At The Chef’s Table

Michael and Sarah Bedford own a café, restaurant, delicatessen, bakery and cookery school in the heart of Tetbury, Gloucestershire, called The Chef’s Table. They have been there now for four years, and previously they owned The Trouble House Pub nearby, where Michael was awarded a Michelin star. Having started his training aged just 17 and working with chefs such as Gary Rhodes, Pierre Koffman and Raymond Blanc, the style of The Chef’s Table is very much gourmet food, sourced, prepared and presented in the classical French manner, but without pomp and circumstance.

The moment you enter through the door of the building the scene is set for a gastronomic feast:  there is a small but well stocked delicatessen with wonderful fresh fish, shellfish, larder essential ingredients, fresh bread from the bakery’s ovens, eggs, charcuterie, cheeses, confectionery and ice creams.

Once inside the main café area there are armchairs and sofas where you can relax with morning coffee, magazines, newspapers and Michael’s very famous dark chocolate and hazelnut brownie. It’s worth driving from afar just to taste that, I assure you.

The cookery school is located on the first floor, in the restaurant kitchen, which runs open plan along the back wall of the entire restaurant dining room. Students can sit on stools, watching chef Michael demonstrate each course, and then move over the other side of the table to work with him, getting hands on, industrious and technical.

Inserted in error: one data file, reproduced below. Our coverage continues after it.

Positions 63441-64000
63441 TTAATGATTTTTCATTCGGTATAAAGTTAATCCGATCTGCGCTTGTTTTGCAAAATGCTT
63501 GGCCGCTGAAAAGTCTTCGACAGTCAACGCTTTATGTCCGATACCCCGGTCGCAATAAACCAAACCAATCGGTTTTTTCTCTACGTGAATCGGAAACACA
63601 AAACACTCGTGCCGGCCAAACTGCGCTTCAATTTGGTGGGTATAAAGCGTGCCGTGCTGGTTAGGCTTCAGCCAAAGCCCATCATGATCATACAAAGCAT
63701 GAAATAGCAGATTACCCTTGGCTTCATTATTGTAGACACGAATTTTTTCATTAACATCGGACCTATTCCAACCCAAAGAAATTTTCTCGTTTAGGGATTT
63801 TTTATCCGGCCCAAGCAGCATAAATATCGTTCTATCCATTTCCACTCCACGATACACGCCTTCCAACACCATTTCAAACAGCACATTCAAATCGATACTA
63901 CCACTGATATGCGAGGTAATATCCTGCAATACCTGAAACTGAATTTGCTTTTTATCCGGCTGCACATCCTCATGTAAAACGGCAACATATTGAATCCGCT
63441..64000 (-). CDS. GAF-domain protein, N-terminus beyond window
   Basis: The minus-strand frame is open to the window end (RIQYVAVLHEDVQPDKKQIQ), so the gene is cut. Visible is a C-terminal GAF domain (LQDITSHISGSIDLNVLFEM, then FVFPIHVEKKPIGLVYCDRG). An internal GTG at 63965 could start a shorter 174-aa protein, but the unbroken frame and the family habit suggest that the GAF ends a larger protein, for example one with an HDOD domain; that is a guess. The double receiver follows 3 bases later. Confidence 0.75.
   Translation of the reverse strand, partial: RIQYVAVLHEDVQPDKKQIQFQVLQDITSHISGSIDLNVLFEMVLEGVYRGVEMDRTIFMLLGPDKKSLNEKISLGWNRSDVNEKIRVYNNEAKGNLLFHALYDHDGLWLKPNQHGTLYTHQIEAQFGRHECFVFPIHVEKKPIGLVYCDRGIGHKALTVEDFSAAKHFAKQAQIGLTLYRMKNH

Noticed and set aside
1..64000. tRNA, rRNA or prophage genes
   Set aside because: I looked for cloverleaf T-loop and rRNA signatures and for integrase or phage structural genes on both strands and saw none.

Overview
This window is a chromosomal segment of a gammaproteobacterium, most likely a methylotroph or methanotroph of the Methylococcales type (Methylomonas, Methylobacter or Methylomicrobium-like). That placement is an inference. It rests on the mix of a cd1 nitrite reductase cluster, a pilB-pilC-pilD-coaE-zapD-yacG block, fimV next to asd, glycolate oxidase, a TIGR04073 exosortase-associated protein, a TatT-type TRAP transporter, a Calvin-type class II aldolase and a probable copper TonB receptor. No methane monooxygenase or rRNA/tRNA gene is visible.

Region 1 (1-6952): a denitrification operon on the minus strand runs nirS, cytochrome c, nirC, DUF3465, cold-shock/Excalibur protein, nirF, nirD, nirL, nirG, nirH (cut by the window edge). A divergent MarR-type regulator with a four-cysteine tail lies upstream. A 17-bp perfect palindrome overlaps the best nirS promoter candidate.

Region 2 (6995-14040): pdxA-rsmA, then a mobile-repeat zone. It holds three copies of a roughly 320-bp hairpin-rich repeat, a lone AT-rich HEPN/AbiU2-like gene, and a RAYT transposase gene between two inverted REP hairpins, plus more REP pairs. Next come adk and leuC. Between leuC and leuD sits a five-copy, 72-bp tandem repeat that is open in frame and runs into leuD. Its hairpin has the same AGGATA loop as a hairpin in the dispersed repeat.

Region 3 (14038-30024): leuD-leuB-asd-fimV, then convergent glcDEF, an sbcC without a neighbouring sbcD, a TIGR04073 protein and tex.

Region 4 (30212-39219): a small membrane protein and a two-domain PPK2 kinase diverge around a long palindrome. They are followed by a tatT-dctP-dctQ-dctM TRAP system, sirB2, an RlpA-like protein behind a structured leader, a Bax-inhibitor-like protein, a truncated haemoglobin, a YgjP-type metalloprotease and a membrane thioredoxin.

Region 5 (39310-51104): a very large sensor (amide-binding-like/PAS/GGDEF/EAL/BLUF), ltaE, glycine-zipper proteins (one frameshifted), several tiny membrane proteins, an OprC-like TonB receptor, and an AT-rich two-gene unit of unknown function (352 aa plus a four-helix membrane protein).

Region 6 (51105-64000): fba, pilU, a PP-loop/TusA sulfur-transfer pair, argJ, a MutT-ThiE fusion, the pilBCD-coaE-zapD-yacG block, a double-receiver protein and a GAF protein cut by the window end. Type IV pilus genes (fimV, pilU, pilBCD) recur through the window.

Today, it being Mother’s Day, the student group was only 4 people, but normally there are groups of 8. Michael explained that the way in which he teaches is very technical, very much treating each student as if they were a real chef for the day, showing them all the tricks of the trade. We were going to make proper restaurant food, and as a result, he tends to keep the numbers small, to give each student as much focus and attention as possible.

The menu was extremely ambitious, and quite daunting:  three types of homemade breads (white loaf, malted loaf, ciabatta), a rabbit confit, four types of risotto (crab, shallot and parsley, Parma ham and Parmiggiano), blue cheese and crab gnocchi with a butter sauce, saffron tagliolini, pan fried cod, ling and halibut fillets with caper sauce and (hurray) the chocolate brownie.

All through the preparations we were shown the secrets of the house: Michael’s way of kneading, proving and seaming the dough to make loaves good enough to sell in the shop. The rabbit was cooked in the confit oil and herbs till it was all shredded into tiny pieces. We killed and de-fleshed two giant male crabs from Salcombe. We were shown the best way of cooking a really creamy, rich risotto base which can then be served with as many different flavours as we wanted. We sieved mashed potatoes which we then mixed with eggs and crab and rolled out to make gnocchi which were boiled, cooled in ice water, then floured and pan fried, and served with a creamy, frothy sauce in the style of a “cappuccino”. The fish, pan fried and served with a shallot, parsley, garlic and caper sauce was so soft, delicate and moist, placed on a finely shaped oval of silken mashed potato. Tender, handmade saffron linguini were coiled round a carving fork into a pyramid spiral and truffle butter sauce poured over them. And what could be said about that brownie: soft, chewy, sticky, yielding, fragrant and dark, with crunchy whole hazelnuts and a crumbly texture, served with a velvet pistachio ice-cream.